So do you take these roles almost in reaction to your anxieties?
I think it’s all growing, truly. My friend Nina Kiri, who’s on The Handmaid’s Tale as well, she plays Alma. I was with her when I read Cam. I was in Toronto. After I auditioned, I came back and told her, “I think I’ve got this role. I don’t know. I’m scared of it.” She’s like, “You have to do this.” And I’m like, “Why?” And she said, “Because you’re scared.” And I wasn’t like, “Oh, no! I don’t want to show my boobs!” I was like, “This is a hard role to play. There’s a lot involved.” It was a lot of work, but I’m not afraid of the work. I love work. I was afraid to fuck it up, truly. I was afraid to not do justice to the story that Danny and Isa wanted to tell. I hate to sound so actory, but I am at the mercy of the character. I care about them so deeply.

I’m very lucky that each and every one of these characters has forced me to confront something about myself. Alice forces me to confront my own feelings about my body, and forces me to confront my own performative femininity in a way. Janine forces me to confront my perpetual pessimism, and I learn through them. I grow through them, and that’s why I feel so blessed to play them. But I also think that’s why I am so connected to them. It’s like they’re a piece of me. You always look so fondly at your formative years where you kind of became who you were meant to be. That’s how I feel about each character I’ve played. They’ve taken me to the next part of my journey as a person.

The battle between the authentic self and the manufactured persona is at the core of Cam, but that seems like it could parallel the experience of being an actress who performs for work, and who also has to perform in the public theater as this glitzy star.
That is definitely in my life, my performative identity and the person that people expect me to be, and sometimes you just don’t want to perform. You just want to lay on the couch and binge watch American Vandal. People think that because you’re on TV you’re a millionaire or that everything you wear is designer or your hair’s always clean. That’s just not true. I’m sorry. I didn’t shower today. When I posted pictures of me at the Emmys and I looked really good, I was actually on the couch just like a gremlin, eating Fruity Pebbles, you know? It’s disorienting because everybody falls into the Facebook, Instagram, Twitter trap of Oh my God, their life is so fucking perfect, and I’m a failure, and I’m fat, and my nose is too big, and my tits are too small, and no one like that will ever love me. It makes me sick, and I think there is definitely an element of that in the Alice/Lola world.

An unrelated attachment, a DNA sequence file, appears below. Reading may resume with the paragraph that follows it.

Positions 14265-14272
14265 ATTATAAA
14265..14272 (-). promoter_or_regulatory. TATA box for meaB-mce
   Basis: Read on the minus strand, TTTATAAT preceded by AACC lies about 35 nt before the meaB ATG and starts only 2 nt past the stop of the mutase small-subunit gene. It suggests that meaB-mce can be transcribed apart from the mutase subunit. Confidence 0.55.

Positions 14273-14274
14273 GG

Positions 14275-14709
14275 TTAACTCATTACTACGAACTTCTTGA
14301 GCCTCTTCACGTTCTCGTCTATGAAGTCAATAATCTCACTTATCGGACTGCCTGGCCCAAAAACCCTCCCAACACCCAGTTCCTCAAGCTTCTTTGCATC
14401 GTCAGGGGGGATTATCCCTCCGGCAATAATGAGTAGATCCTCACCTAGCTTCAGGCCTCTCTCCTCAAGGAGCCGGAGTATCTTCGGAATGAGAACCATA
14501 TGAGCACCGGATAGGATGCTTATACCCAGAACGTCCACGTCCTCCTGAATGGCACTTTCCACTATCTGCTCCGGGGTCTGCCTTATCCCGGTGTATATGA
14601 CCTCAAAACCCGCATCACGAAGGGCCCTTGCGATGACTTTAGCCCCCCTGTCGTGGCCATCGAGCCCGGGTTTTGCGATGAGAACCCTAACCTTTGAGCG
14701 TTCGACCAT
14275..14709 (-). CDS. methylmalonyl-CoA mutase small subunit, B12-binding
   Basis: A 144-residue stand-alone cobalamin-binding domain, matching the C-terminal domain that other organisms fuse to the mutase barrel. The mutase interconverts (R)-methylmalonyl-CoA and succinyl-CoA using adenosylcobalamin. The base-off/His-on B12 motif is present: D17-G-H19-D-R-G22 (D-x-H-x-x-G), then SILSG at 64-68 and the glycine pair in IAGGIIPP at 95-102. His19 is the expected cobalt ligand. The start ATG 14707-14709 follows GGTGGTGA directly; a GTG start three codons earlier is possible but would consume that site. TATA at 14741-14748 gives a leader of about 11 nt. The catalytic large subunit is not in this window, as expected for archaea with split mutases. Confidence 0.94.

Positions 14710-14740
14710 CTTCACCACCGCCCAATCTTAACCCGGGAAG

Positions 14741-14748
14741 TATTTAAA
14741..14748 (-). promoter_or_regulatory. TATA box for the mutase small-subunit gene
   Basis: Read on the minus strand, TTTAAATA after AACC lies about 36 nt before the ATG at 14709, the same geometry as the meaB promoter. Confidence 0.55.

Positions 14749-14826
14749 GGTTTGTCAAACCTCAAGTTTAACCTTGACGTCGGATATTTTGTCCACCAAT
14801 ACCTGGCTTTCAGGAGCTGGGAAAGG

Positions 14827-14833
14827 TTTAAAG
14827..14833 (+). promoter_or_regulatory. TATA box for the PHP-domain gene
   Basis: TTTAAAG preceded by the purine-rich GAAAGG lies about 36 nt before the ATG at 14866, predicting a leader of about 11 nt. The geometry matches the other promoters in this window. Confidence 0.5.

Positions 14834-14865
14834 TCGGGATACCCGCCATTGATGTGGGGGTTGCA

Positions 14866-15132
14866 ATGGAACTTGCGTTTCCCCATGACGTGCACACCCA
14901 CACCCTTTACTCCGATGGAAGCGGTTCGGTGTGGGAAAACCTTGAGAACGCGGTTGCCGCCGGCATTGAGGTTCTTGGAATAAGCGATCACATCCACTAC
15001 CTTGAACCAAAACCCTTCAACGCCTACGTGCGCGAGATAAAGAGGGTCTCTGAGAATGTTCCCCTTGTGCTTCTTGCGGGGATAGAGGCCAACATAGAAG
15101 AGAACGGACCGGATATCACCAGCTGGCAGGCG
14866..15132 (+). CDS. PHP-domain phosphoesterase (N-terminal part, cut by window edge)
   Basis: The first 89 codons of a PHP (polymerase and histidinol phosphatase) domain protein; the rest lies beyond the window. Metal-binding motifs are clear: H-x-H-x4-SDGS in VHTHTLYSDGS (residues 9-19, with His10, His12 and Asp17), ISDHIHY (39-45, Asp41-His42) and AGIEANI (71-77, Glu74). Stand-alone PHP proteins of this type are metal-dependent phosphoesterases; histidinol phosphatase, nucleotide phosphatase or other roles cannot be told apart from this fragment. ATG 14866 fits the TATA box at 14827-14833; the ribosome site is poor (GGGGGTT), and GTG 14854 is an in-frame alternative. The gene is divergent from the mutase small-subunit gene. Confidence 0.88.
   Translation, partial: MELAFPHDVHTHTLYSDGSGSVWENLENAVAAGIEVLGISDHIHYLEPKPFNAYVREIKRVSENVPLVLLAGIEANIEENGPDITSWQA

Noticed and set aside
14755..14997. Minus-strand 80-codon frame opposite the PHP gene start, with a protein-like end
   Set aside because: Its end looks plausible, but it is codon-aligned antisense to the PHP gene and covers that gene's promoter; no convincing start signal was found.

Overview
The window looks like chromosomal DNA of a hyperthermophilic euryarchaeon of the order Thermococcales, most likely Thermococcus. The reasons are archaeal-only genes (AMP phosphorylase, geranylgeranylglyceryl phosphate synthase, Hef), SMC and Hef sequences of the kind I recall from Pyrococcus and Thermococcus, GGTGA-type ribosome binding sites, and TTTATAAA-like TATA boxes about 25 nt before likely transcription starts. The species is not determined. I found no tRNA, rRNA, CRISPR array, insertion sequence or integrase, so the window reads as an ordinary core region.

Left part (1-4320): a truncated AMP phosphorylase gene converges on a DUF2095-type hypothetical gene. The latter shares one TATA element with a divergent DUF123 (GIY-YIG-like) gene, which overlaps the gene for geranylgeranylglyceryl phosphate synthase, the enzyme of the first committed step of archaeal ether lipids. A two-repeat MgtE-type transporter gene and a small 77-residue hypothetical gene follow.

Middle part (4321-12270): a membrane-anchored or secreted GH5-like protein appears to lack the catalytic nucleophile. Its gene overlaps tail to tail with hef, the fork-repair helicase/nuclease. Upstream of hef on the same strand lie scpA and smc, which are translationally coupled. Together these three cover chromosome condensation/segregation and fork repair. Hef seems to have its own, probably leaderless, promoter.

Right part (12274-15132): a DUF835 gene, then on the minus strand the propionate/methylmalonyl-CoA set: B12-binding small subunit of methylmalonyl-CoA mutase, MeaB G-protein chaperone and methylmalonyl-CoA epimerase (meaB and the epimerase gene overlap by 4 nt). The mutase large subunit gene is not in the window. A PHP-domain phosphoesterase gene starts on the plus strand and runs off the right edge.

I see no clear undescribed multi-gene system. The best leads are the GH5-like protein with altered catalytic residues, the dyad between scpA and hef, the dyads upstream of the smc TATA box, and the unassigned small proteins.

And much like in Cam, it feels like that pressure comes from external sources you have to compete with, but those can be blocked out. The really toxic fight is the one between the real you and this idealized version of yourself you feel like you have to live up to.
Right, and everybody has that internal war. I mean, I do it every day. I fucking hate Instagram. I’m going to delete it as soon as I’m famous! Jennifer Lawrence doesn’t have an Instagram, so I’m not going to have Instagram, and it’s like, no, I just fucking love it. I live for it. It does something to me, fucking pumping that dopamine.

You’re physically exposed a lot in Cam, and Alice is an online sex worker. So how do you enforce the line between positive, artistic boundary-pushing and exploitation?
This is every single woman’s experience in any sort of level of power in any workplace. Where is the line where I’m being disrespected? And everybody has to contend with the fact that someone might call them a bitch for being assertive or a diva for taking what they want. There were many times on set I was like, “I hope I’m not being a diva. Oh, I hope I’m not being the bitch,” but this was a huge learning experience for me. You know, when you’re young you’re like, “Okay, well I’ll do this.” I have a damn good lawyer, and he has saved my life in many different ways. Like, “This is what we will accept. This is what we will not accept,” and every director almost every time in one way or another is like, “But let’s just get a little more.” No! I got it in writing! Especially on larger sets, they think they can move and manipulate young women.

You have experienced that personally?
I’ve definitely felt moments where it’s like, “You’re holding up production!” I’m like, “Well, I haven’t signed anything yet.” So I am in a very lucky position in that I can afford a lawyer who puts me in a position to be like, “Nope! My lawyer said I can’t.” But I know specifically of an actress who was screamed at on the phone by her director because she was like, “You know what, I’m just not comfortable with that.” And he’s all, “I thought we had a deal!” Just gross. Just not right.